RTK rovers traditionally receive RTK data from a single RTK reference station. The reference station may be permanently setup (e.g. on the roof of the office) or it might be temporarily set up in the field. In both cases the principle is the same:
The principle of Single Reference RTK begins with a single reference station that is:
There are three important points to note in the relationship between the reference station and the rover:
The position is computed using RTK algorithms, such as SmartRTK on the Leica System1200.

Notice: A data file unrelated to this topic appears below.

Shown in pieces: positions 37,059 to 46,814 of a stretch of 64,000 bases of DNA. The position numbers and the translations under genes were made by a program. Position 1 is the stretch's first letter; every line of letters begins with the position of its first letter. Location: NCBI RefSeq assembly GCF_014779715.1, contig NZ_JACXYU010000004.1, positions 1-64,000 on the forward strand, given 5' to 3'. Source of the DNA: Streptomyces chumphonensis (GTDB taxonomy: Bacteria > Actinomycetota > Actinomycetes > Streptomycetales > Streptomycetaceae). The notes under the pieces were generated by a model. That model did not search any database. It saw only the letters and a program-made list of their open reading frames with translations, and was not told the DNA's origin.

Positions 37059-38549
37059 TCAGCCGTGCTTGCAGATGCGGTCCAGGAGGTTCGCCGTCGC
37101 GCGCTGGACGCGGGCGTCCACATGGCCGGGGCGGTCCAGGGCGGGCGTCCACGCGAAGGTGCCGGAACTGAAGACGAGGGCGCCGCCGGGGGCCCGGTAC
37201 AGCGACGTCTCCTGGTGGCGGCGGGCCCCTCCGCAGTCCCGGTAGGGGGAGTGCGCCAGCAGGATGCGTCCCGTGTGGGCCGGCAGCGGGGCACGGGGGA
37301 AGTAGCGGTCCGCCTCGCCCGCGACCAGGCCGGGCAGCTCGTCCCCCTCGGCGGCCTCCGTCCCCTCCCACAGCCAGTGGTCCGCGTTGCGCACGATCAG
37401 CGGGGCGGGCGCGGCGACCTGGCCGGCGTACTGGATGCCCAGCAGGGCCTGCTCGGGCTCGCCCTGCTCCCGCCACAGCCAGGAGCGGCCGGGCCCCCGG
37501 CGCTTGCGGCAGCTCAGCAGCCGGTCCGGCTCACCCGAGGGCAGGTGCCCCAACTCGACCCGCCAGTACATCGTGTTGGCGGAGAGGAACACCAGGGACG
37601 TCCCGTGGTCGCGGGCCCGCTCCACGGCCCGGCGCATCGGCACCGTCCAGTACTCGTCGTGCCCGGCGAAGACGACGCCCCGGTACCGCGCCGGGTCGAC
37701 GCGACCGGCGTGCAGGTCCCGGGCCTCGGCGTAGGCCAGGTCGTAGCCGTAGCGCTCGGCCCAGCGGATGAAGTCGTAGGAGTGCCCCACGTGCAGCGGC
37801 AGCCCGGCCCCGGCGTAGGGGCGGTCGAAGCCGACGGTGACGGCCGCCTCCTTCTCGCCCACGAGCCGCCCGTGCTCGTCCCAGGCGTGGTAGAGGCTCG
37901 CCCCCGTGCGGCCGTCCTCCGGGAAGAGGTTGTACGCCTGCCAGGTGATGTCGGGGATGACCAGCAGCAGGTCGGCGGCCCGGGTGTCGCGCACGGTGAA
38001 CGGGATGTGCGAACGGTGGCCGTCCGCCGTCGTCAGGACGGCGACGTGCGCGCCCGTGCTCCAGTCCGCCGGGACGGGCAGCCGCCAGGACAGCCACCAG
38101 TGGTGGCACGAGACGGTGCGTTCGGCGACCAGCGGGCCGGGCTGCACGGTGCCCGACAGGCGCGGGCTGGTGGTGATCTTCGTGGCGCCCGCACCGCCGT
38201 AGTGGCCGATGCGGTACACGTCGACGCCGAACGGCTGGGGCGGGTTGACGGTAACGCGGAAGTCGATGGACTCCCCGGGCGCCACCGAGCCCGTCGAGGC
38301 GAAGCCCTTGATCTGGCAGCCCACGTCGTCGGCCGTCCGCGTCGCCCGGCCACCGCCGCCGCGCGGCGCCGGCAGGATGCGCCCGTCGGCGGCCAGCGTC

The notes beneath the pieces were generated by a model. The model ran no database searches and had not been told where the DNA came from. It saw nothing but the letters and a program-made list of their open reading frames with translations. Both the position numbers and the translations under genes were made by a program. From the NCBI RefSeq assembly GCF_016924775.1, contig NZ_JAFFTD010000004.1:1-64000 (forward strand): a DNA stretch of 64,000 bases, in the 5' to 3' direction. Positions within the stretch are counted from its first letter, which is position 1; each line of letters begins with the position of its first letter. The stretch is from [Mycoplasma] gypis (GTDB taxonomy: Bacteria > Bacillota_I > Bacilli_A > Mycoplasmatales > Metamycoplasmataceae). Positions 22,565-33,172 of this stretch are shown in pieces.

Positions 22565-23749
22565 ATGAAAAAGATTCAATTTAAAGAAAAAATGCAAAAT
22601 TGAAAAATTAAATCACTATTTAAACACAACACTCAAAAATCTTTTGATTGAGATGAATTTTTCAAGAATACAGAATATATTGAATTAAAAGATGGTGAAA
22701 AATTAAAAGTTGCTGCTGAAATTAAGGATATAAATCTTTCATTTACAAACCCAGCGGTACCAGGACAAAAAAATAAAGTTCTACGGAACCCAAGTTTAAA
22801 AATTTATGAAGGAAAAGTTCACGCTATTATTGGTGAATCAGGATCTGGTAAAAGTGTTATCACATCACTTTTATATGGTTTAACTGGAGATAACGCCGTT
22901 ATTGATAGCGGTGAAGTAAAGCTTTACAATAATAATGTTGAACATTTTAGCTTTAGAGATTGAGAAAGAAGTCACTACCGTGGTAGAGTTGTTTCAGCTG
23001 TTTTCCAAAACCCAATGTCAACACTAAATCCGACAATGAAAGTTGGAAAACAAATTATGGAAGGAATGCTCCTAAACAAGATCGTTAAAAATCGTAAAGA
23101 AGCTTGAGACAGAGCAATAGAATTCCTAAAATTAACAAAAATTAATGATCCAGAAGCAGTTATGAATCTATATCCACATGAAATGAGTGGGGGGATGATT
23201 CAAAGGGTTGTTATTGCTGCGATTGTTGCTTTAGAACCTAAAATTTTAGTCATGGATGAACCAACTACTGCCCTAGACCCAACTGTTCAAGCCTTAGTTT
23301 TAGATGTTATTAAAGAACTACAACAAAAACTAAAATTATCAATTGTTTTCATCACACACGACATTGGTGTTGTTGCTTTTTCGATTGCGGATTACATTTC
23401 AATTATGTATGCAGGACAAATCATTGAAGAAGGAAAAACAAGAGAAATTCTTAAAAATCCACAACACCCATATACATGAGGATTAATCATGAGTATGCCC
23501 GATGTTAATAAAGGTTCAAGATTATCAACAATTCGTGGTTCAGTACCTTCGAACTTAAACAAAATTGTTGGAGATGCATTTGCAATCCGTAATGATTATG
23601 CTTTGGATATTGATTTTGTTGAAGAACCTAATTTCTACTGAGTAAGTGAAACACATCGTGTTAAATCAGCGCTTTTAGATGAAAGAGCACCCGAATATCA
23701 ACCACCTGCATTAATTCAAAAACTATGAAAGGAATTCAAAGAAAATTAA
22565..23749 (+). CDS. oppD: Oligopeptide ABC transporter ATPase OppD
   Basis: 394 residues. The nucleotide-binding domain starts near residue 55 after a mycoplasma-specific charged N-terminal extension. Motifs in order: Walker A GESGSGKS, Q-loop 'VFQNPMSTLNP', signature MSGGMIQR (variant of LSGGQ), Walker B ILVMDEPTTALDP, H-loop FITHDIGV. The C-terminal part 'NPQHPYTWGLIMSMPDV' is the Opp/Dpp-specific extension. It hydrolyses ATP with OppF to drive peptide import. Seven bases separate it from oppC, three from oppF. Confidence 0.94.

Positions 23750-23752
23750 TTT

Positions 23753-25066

Recent advances in RTK algorithms - especially with SmartRTK - allows the rover to succesfully and repeatedly work at distances of up to 50km from the RTK reference station.
Figure 2: Principle of single baseline RTK
The advantages of Single Reference RTK are:
The disavantage of the Single Reference RTK approach is:
This decrease in accuracy is due to distance dependant errors - mainly atmospheric errors. Essentially, as the distance between the rover and the reference station increases, the atmospheric conditions at the rover and reference station will become increasingly different. This decreases the accuracy and makes it more difficult for the rover to fix the ambiguities.